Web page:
Menstruation (Definition and Cause)

Young girls describe the onset of menarche as a shocking or fearful event. Information was mainly provided about the use of cloth, the practice of rituals in the form of restrictions on their movements and behavior towards males and, of course, the possible effects of her “polluting touch” and the equality polluting potential of the menstrual cloth. A girls from newar community said that “menstraution is mentioned like the disease or curse/sin in her family” Normal age for menstruation to begin is affected by Climatic conditions, Balance diet, and socioeconomic conditions.

Rituals Beliefs, Common Beliefs

The socio-cultural beliefs behind are based on the concept of “pollution” surrounding the conditions of menstruation and usually mothers imparted these beliefs to the girls as important know how to related to the practices during menstruation. This is evident in what a class X participants from Shindupalchowk said-“A woman is ritually impure during menstruation and anyone or anything she touches becomes impure as well.” Some of the common beliefs reinforced were that pickles go bad, seeds become sterile, fertile land become infertile, cow, buffalo milking become reduced, plants will wither-they might wilt when touched by a menstruating person. Hindu culture women are not allowed to pray or fast nor is she allowed touching the holy book and temple. The girls are relieved from exclusion only after purification after the five days of menstruation. If any activities like touches of something is happened unknowingly then her mother, sister sprinkle the gold water through her body.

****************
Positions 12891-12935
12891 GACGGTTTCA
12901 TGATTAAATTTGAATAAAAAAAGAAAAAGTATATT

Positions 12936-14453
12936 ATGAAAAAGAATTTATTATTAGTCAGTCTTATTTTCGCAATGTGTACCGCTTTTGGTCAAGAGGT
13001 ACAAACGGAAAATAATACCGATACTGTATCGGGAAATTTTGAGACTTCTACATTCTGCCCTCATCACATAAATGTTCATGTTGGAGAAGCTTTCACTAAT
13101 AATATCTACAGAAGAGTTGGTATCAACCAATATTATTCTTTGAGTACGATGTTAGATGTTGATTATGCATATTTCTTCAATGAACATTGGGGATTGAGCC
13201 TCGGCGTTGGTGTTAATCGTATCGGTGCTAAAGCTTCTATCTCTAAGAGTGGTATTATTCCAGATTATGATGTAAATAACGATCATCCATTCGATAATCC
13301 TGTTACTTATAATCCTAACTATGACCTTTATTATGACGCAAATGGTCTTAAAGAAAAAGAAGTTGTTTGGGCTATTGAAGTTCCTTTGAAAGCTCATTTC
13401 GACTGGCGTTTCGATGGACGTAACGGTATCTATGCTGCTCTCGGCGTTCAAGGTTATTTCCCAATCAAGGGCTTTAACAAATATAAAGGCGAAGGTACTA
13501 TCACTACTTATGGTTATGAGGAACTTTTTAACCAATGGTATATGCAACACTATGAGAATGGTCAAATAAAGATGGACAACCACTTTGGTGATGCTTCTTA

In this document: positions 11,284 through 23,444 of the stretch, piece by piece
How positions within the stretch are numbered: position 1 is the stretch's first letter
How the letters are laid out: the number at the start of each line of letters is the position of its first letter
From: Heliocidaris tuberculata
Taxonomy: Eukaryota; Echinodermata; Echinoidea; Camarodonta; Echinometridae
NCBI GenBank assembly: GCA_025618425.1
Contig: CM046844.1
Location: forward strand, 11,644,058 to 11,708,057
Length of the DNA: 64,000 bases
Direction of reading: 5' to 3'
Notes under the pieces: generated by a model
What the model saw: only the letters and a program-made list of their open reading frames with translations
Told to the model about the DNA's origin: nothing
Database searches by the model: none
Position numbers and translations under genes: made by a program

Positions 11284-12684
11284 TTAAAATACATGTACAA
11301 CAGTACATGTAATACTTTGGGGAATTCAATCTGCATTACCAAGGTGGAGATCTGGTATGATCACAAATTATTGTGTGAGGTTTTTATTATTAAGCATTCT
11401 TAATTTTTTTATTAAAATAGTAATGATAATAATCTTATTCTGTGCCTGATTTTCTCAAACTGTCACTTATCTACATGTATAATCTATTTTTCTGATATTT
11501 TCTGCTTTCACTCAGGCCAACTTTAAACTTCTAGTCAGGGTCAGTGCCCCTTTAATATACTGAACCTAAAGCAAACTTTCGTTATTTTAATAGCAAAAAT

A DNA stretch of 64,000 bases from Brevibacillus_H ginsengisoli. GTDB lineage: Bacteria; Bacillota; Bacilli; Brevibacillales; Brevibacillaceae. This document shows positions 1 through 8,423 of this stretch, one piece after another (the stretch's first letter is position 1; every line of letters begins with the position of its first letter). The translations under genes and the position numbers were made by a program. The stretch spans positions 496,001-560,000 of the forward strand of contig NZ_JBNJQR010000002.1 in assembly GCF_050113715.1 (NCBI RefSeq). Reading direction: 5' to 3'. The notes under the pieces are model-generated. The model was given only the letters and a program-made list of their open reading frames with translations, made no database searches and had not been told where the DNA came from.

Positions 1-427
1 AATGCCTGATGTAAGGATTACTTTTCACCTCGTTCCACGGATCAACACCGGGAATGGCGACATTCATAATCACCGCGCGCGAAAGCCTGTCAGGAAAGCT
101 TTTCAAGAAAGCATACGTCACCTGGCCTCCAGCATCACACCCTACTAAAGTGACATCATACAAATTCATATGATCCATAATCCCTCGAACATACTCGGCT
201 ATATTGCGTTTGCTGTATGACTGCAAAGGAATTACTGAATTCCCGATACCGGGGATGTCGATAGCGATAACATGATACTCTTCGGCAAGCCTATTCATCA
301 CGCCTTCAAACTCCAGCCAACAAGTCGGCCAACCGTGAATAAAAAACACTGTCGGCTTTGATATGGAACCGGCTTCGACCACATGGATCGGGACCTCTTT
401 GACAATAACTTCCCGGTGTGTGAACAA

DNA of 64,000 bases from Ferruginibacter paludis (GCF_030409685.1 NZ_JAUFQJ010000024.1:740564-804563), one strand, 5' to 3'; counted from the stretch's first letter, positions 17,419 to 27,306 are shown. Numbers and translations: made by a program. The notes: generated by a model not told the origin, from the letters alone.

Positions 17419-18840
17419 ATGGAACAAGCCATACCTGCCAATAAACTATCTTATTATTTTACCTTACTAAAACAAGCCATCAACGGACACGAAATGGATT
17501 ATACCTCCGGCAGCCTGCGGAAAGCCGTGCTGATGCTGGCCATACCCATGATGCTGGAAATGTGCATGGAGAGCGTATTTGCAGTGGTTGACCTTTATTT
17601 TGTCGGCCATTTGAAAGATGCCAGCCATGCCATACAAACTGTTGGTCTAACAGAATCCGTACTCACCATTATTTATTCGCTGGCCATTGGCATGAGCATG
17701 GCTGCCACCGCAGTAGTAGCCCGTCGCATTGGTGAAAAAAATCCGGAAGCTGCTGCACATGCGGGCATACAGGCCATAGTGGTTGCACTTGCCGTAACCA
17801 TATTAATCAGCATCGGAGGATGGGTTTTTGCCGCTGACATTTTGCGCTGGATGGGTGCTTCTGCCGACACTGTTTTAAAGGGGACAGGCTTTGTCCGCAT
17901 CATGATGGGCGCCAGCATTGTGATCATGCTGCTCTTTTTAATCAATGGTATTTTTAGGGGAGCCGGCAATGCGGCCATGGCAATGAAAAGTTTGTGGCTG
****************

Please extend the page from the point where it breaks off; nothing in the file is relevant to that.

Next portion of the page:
Despite these enforced superstitious restrictions, encouragingly one pattern has been observed consistently in all FGD. Amidst all these restrictions girls, both in urban and rural areas are challenging these rituals in one way or other either through reflection or straight away defying in their ways. An adolescent girls from Sindhuli shared- “I grew up being told of what to do and what not to do. I know of what I am supposed to… I touch water, I touch food in the kitchen, and I enter every room… I have also touched many fruit trees and none of them have witted so I think it is not true”. Most of our school girls spray water by touching on the gold. This shows that our community is still following our ancestor’s rule.

Absenteeism and the personal hygiene maintain during menstruation

Parents are more afraid of committing a sin if their daughters go to school during menstruation than the possibility of the latter failing in exams if they are not sent to school whenever they have a period. Girls in the FGD shared that through physically present in the school they performed poorly in terms of concentration and attention. This was particularly due to constant worry that boys might figure out about their status by their movements and facial expressions. Many also expressed feeling exhausted and weak during menstruation. Another major worry expressed by the girls was having their menstruation coinciding with exams as they would not get adequate time and opportunity to clean and change timely. A girl of class IX from Arghakhanchi shared her utter despair by starting: “I wish I did not have this menstruation! But I know this is not possible.”